Home > Book Reviews > A Christmas Carol by Charles Dickens

A Christmas Carol by Charles Dickens

On the way to Minnesota this weekend, we listened to a reading of A Christmas Carol performed by Tim Curry.  This unabridged version was a free selection on Audible several years ago and doesn’t appear to be available any longer.

A Christmas Carol is one of those books which has been performed hundreds of times:  in movies, TV specials, cartoons, and has been interpreted by the Muppets, Rich Little, and even updated by Bill Murray in Scrooged.  I’ve read the story itself a number of times and won’t waste any time giving an outline of the plot.  Instead, I’ll remark on my reactions this time.

  • I do feel that this is a book to be read aloud, preferably by a good narrator.  The lines are so rich with traditional character that one can almost quote them by heart.  Tim Curry did an excellent job with Scrooge’s character:  not taking the lonely, miserly character over the top and bringing believability to his night of repentance.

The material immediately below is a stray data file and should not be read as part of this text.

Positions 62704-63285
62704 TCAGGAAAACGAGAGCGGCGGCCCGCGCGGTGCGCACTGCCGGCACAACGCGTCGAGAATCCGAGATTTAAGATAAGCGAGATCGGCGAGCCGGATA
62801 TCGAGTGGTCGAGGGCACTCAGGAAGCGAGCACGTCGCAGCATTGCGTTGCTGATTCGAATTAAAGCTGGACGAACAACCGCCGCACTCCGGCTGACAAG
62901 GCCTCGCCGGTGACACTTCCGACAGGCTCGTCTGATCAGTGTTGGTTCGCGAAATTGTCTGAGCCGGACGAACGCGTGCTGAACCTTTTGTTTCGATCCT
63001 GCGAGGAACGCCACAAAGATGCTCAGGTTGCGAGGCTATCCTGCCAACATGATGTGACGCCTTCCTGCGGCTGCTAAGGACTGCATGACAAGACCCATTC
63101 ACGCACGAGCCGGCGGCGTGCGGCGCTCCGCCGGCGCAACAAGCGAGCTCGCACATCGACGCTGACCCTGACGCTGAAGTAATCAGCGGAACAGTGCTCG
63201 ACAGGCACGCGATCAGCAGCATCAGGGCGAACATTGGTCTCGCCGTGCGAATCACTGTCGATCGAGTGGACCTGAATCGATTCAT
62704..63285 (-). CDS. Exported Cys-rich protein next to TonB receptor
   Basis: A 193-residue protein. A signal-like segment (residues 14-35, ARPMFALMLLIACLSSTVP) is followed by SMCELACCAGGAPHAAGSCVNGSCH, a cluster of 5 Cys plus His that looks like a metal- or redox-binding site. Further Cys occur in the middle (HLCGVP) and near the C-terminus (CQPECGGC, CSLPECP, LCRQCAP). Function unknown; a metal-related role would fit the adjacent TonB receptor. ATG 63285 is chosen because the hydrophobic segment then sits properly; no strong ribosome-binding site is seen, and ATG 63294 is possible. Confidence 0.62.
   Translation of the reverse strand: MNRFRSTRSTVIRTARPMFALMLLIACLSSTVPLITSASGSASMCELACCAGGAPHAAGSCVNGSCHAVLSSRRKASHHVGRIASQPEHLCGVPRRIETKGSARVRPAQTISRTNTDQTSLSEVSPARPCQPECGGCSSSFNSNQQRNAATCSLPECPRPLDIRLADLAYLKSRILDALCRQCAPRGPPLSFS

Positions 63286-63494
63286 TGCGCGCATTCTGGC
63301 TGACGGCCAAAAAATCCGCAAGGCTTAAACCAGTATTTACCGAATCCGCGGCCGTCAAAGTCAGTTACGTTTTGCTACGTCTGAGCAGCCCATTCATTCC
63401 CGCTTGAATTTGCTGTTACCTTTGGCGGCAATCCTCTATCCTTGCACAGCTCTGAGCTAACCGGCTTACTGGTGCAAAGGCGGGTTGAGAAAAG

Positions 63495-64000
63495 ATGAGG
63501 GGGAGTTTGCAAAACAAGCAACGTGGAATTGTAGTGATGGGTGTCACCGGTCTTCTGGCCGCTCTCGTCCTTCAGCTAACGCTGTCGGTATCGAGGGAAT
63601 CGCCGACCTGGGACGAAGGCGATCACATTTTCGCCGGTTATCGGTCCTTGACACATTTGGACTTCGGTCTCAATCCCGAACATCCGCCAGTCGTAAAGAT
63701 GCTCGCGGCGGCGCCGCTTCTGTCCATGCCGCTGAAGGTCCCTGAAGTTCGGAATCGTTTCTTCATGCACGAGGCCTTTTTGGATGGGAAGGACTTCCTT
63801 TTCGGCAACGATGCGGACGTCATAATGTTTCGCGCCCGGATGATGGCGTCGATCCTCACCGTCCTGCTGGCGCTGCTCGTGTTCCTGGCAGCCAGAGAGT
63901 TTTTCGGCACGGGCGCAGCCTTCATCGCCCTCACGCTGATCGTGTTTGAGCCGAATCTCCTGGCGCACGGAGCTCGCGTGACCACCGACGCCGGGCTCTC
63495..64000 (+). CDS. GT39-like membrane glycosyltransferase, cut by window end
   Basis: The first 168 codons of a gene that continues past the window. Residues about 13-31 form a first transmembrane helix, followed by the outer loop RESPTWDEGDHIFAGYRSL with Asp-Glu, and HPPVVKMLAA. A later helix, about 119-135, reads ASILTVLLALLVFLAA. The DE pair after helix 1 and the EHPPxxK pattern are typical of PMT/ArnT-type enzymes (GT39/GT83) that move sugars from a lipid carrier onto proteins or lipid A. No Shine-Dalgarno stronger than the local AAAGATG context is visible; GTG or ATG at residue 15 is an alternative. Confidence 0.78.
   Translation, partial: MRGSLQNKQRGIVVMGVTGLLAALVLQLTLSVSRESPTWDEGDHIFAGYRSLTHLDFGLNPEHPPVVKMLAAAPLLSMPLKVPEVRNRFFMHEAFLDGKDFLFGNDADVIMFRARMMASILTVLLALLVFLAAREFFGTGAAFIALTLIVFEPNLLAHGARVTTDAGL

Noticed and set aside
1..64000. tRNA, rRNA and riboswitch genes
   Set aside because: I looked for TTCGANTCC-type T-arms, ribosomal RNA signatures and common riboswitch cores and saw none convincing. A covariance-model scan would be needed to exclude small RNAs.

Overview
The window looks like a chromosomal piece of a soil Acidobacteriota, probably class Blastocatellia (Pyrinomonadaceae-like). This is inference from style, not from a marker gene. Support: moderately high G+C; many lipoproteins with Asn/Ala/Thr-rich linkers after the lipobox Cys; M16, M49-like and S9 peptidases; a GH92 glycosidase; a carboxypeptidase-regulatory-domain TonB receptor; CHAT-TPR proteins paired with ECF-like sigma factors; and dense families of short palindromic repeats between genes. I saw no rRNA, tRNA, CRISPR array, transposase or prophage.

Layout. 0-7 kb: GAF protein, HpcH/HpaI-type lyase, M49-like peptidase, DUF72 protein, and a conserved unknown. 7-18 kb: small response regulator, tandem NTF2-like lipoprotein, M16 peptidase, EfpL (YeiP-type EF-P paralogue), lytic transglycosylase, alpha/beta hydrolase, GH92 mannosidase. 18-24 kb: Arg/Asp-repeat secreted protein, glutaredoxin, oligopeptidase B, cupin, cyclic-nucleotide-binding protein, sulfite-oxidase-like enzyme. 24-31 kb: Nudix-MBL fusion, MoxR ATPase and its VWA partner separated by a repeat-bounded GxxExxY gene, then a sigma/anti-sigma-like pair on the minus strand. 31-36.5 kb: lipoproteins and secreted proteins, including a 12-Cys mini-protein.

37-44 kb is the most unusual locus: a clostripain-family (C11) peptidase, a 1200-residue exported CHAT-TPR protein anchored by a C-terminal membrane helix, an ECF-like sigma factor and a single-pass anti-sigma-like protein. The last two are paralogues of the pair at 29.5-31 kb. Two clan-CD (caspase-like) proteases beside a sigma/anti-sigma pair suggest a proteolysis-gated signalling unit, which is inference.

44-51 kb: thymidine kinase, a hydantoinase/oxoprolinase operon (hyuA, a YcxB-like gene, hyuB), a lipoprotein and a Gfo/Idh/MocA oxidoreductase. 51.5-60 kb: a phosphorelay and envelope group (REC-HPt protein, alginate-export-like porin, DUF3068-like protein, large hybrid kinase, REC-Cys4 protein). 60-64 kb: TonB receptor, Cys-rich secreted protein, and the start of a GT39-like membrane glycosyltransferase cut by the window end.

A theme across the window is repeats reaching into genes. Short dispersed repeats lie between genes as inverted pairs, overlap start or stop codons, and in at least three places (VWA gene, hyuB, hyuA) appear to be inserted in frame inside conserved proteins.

• This reading, I noticed how the Ghost of Christmas Present not only showed Scrooge the households of the Cratchits and Scrooge’s own nephew, but also guided him through the streets of London, giving him a taste of good Christmas cheer even to those downtrodden (the miners, for example) who might be perceived to have little to be thankful for.
  • Janet and I both remarked that the prize turkey delivered to the Crachits had no hope of being Christmas dinner, not at that late date!
  • The story still has power today, despite the specifics of the mid-Nineteeenth Century.

4 out of 5 stars

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